October is National Domestic Violence Awareness Month. This fifth post is about my awakening to being a victim of spousal abuse and violence. My purpose is to hopefully help and encourage someone else. You can see the links to the first four posts for the background on how our marriage began and how it disintegrated at the bottom of this page. There are triggers in this post that might upset some.
I am sharing some difficult situations here. I am not trying to make him look bad or take revenge on him. I am trying to show that my life was at times very difficult but I came through it.
An Interlude of Joy
After his graduation we moved to the back room of his parent’s house while waiting for him to be hired as a professor. All of our belongings were stored downstairs. I was hired easily because there are always openings for a nurse.
We had wanted to have a baby after my husband graduated with his doctorate. Soon I was pregnant with our long awaited baby. We had fewer arguments for a while as we became a team trying to maintain our privacy. After a year of his sending out applications and resumes, he was hired as a pastor in a small church. I continued to work until our son was born and afterwards. Soon the old behaviors set in again.
When I realized things were not as they should be, I didn’t know what to do. Taking our young son away from his father didn’t seem fair to them since I knew they loved each other. As our son grew into a teen tensions built between them.
Later one day he and I were arguing fiercely over something. I was sitting sideways at the counter. He walked up to me and put his hands around my neck. Somehow I bit his arm in defense; he was shocked!
I stood up and screamed at him that if he ever did that again I would leave him! He reminded me that he had found a confused friend in hiding, without a cellphone, in New Orleans once and reminded me he could find me too. ( I knew this story was true.)
I knew him well enough to not read any threats of danger into his words. But he was letting me know that escaping would be futile. After all in my mind he was so much “smarter” than I was.
A beacon in the darkness
A few years later a friend of ours suggested that I read, “Women Who Run With Wolves” by Dr. Clarissa Pinkola Estes. As I read the book I felt empowered and realized how I had given away my self and everything that made me strong, independent and “me.” I began to see that I was not stupid; that I have abilities and gifts that helped me deal with my life’s challenges. Finally I realized that I was stronger and smarter than I ever knew.
A bit of clarification
By this time I had been a nurse for 13 years. Probably the last 8 years of that part of my career I worked as a Critical Care nurse. I handled all kinds of stressful situations and cared for very sick, dying, or injured people with monitors and intravenous medicines that could kill them if I made a mistake. I worked with many doctors and got along with them. I was also one of only three in my unit who passed the Critical Care Registered Nurse certification! I was and am intelligent!!
My metamorphosis began
At work a doctor with a long history of rudeness and impatience incorrectly accused me in front of our patient of doing something potentially dangerous when I was protecting a dressing. I did not respond until we got back to the desk and I informed him he was misjudging the situation and should not have made a scene in front of my patient!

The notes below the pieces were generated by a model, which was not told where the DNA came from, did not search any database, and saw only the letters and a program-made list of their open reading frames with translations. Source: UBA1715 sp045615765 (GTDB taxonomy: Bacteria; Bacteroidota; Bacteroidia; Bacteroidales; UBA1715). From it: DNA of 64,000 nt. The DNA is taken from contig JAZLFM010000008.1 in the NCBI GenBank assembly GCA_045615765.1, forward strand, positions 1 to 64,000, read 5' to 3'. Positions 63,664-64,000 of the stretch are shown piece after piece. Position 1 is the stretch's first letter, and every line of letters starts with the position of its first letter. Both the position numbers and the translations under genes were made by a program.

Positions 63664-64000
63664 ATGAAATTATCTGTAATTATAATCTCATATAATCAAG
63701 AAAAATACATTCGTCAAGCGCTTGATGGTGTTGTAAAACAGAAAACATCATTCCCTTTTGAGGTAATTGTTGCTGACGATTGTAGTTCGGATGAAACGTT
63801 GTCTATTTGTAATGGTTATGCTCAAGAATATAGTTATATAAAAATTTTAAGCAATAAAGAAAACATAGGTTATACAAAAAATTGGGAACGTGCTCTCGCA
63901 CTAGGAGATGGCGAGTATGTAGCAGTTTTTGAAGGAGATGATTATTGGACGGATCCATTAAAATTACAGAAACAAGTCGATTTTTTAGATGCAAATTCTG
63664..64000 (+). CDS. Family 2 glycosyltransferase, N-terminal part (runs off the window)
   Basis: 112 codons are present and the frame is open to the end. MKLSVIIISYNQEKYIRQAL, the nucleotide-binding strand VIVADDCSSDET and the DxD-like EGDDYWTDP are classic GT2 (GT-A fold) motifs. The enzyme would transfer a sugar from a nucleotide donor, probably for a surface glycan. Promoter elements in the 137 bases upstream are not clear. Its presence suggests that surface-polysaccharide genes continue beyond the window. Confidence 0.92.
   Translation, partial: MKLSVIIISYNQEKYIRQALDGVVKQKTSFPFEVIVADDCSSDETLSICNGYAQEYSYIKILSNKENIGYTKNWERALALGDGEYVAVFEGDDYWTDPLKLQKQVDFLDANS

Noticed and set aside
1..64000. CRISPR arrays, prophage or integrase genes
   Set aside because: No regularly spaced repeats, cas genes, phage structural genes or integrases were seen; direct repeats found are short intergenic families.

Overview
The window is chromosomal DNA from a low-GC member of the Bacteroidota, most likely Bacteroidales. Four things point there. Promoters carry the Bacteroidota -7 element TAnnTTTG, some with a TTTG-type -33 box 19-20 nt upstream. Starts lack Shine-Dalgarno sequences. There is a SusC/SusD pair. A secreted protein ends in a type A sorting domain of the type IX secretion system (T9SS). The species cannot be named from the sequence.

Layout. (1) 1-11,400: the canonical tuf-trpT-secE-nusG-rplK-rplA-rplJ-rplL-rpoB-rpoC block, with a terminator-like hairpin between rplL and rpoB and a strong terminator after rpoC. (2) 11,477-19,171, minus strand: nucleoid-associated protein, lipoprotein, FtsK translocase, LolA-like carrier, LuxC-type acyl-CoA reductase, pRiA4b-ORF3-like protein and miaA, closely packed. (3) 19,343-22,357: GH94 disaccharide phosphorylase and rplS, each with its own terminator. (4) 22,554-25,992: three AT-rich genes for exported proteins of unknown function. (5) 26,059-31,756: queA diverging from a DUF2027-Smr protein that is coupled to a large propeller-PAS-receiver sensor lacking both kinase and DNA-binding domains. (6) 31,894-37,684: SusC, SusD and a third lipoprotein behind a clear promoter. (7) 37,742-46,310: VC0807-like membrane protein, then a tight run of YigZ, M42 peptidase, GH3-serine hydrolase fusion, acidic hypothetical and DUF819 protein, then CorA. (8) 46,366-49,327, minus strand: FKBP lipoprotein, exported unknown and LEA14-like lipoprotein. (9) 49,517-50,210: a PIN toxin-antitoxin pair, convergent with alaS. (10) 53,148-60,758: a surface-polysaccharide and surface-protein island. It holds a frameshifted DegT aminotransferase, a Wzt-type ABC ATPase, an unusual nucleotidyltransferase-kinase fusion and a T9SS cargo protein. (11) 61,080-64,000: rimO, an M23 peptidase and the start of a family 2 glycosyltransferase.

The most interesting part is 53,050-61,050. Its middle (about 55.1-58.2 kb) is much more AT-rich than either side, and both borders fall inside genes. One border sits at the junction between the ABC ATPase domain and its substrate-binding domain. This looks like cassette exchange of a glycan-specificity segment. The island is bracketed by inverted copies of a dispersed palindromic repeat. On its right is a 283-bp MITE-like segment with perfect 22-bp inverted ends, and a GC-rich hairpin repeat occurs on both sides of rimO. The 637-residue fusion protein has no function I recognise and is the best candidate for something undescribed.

Wow! Then I asked myself, “If I could stand up for myself to this doctor, hold a Critical Care Unit position for many years, why couldn’t I stand up to my husband! Why did I think I was stupid!!??”
I chose my battles
Finally I began to “draw the line in the sand.” I chose my responses to my husband’s accusation of not doing things his way more times and chose to “duck” on minor things. But as my confidence and self assurance began to grow, I ducked less and less. I was giving my self esteem room to grow!!
My husband’s physical problems
For years I tried to excuse his behavior because of some illnesses he was dealing with. He had undiagnosed diabetes for about ten years and poorly controlled diabetes after being diagnosed. The high blood sugars, high blood pressures, and anger episodes did untold damage to his body and brain. No matter how sick he was, I DID NOT DESERVE TO BE ABUSED!!
In 2003 he had a major stroke that affected his ability to stand and talk at first. He regained his ability to speak but it took 4-6 months of grueling physical therapy before he could walk with a cane for any real distance.
His vision had been affected by the elevated blood sugars and even after laser surgery, he had trouble seeing the tiny lines on the insulin syringes. So I drew up his doses for him. He thanked me many times for my help in his care, his medicines, and encouraging him to heal.
Now I felt it was definitely not the time to leave him. I did defend myself verbally or when possible didn’t respond to his temper flares. On one occasion I physically defended myself after the stroke. I knew that my thinking abilities were a little clearer than his, my ability to move was faster than his, and my strength was at least as good as his. This gave me more confidence but I could not leave him while he was sick.
I felt sad for him. I spent a lot of time trying to figure out what he had gone through in the past to make him so easily upset and obsessive compulsive. I should have been trying to see what his behavior was doing to me. It was so weird how he could be pleasant to be with and share memories or how his day went. But something could set him off so quickly.